“Sorry I’ve written such a long letter; I didn’t have time to write a short one.”

Blaise Pascal

If you’ve got an issue with your customers not reading your feature files, then try this: it’ll help ensure their eyes stop glazing over.

As I travel around coaching teams doing BDD, a common problem I see with Gherkin features is that they are nigh on unreadable except by the people that wrote them… and even then, the writers often have trouble explaining what they mean.

This often happens when non-technical stakeholders have little to no involvement in writing features, leaving technical people free to be as obscure as they like. It’s easy to write an obscure feature: it takes a lot less effort to ramble and choose the first words that come to mind, rather than crafting carefully considered prose. The pain comes later: an obscure feature is imprecise, error-prone and unmaintainable, as the effort required to understand it will stop others from maintaining it.

How I help people simplify their features

When asked to review the language of a preamble, I read the feature out loud, and then ask the writer of the feature what it means.

A deep breath often follows. “Ok, this is the one where…” The writer will explain the feature clearly and concisely using completely different words to what is actually written in the feature. They use great contextual information that’s missing from the written preamble, and work to ensure I really understand what’s going on.

Once I’ve got a good response that I can understand, I ask the writer to replace the preamble with exactly what they just said.

It’s never exactly what they said (natural language is different to spoken language, after all) but it’s always better than what they had before.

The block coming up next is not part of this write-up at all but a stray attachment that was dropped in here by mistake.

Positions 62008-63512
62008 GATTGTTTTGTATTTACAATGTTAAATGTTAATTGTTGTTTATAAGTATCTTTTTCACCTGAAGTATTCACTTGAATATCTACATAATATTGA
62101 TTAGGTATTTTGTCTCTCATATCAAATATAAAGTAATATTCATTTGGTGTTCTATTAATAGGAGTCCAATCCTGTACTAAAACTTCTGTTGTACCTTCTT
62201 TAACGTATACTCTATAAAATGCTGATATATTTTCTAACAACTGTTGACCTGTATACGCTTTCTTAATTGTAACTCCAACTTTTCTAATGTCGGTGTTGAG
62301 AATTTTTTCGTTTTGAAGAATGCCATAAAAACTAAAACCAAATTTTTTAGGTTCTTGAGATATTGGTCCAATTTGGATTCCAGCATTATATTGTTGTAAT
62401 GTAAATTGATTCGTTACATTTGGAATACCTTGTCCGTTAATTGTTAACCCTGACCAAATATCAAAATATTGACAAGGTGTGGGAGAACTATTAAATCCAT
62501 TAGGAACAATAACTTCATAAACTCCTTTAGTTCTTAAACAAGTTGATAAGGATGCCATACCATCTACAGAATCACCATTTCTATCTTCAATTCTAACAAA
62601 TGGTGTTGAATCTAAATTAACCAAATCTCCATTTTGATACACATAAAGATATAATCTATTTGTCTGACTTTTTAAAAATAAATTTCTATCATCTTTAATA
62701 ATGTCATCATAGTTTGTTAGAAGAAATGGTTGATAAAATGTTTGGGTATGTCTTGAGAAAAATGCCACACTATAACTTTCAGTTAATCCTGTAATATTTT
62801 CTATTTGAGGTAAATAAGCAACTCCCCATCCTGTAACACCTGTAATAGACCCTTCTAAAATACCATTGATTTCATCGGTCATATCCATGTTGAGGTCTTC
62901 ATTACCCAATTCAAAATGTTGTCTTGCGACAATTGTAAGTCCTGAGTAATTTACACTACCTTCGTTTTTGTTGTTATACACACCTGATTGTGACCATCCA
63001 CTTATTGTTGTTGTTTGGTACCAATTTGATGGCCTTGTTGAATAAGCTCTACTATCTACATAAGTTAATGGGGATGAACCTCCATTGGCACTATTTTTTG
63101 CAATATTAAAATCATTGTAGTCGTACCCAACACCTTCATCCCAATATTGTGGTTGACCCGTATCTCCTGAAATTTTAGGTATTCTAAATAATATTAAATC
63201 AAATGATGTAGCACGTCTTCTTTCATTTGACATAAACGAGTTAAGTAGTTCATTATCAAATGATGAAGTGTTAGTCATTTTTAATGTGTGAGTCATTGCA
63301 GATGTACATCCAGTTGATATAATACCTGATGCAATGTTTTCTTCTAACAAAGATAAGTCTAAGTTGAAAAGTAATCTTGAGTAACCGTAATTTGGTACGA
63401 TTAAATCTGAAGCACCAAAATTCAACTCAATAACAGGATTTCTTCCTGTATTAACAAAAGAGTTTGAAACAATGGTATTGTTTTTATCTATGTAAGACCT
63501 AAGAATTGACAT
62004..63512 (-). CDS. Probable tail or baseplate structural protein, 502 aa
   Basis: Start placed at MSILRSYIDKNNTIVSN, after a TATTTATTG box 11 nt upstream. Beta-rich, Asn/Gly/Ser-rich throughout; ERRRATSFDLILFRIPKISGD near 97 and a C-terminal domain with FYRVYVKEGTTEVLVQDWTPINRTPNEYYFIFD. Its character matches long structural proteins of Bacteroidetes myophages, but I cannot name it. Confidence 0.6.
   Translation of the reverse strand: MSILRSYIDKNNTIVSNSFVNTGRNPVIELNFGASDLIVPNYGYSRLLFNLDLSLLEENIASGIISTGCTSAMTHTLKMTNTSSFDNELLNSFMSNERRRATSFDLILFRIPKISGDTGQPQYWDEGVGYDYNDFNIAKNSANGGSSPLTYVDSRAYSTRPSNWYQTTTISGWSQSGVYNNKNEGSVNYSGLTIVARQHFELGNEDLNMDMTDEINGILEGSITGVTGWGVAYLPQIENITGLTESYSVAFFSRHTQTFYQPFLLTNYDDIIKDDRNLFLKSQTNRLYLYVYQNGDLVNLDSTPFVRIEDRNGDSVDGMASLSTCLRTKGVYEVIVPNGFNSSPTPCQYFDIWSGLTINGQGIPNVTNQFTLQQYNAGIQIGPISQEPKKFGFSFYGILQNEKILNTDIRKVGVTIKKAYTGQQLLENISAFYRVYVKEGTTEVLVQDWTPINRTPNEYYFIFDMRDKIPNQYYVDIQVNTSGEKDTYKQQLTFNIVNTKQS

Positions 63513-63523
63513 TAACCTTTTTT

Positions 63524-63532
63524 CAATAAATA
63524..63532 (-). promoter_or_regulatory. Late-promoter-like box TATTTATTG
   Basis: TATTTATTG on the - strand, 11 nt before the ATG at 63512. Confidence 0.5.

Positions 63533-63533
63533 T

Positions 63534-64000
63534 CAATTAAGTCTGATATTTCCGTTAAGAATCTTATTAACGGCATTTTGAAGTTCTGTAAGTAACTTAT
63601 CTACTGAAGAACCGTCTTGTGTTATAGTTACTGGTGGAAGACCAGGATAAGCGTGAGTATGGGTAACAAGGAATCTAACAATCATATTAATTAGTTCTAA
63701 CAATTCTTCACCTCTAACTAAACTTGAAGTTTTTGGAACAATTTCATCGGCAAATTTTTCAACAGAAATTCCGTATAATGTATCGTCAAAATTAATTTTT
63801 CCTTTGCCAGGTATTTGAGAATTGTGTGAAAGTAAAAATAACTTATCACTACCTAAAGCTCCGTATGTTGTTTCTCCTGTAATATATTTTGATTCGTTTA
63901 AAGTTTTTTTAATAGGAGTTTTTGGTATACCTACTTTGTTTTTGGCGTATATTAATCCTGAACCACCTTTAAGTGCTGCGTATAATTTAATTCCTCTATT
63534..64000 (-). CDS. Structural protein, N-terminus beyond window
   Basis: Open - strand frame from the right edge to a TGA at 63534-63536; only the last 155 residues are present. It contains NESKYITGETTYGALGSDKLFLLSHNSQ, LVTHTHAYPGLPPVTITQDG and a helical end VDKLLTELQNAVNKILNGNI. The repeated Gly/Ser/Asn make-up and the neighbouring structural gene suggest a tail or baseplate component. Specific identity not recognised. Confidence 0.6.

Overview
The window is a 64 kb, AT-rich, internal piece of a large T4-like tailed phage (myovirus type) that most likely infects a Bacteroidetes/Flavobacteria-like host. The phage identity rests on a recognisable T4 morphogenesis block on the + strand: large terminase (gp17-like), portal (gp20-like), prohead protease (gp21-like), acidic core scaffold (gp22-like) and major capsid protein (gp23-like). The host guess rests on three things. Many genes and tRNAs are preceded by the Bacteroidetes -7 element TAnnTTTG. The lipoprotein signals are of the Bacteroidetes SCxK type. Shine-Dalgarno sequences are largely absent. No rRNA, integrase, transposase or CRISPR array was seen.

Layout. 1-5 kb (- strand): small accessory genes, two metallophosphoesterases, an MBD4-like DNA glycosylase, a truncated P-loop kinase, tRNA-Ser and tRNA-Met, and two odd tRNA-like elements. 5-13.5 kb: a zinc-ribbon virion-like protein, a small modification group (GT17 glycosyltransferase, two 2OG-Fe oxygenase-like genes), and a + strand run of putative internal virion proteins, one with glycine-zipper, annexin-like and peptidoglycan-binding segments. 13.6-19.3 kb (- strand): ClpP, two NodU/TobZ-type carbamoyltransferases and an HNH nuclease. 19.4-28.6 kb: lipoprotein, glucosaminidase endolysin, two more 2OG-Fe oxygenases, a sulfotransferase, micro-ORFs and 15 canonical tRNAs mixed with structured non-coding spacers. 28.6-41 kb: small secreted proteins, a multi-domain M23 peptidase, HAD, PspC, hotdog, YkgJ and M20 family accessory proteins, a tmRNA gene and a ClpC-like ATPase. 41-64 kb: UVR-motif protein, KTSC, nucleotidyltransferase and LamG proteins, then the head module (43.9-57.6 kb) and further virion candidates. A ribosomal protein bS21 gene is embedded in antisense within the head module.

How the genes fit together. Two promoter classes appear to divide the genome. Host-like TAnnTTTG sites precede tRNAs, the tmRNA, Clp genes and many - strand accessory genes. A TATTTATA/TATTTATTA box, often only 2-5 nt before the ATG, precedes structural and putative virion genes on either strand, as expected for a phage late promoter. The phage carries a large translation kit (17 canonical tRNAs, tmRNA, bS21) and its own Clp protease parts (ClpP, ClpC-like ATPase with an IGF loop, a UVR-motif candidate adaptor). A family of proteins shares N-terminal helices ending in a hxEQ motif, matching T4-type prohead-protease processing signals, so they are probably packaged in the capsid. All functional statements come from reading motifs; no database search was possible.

Sometimes, when asked what the feature means, the writer will give a short hesitant explanation, and then proceed to read out the preamble again. My response is normally: “yes, but what does it mean?” Occasionally I have to ask five or six times until I get a considered, clear response.

This also works for scenarios, scenario descriptions, tag names, etc.

Why this works

Sometimes it’s easy for us to get so wrapped up in the detail of the features that we’re writing that we’re unable to see the wood for the trees. Our features read much more like computer code than they do plain natural language.

Features are communication tools first and foremost, and leveraging different ways of communicating while writing them will help to ensure they’re as carefully considered as possible.

(This works for natural prose, too. if you write a blog, documentation or even just emails to colleagues, taking a moment to read your text out loud will tell you in an instant whether it makes sense.)

A challenge

Pick a feature on your project, and read it out loud. If it makes no sense, explain what the feature does to a colleague and ask them to write it down for you. If it reads awkwardly and could be improved, take ten minutes to do so. Your future readers will thank you for it.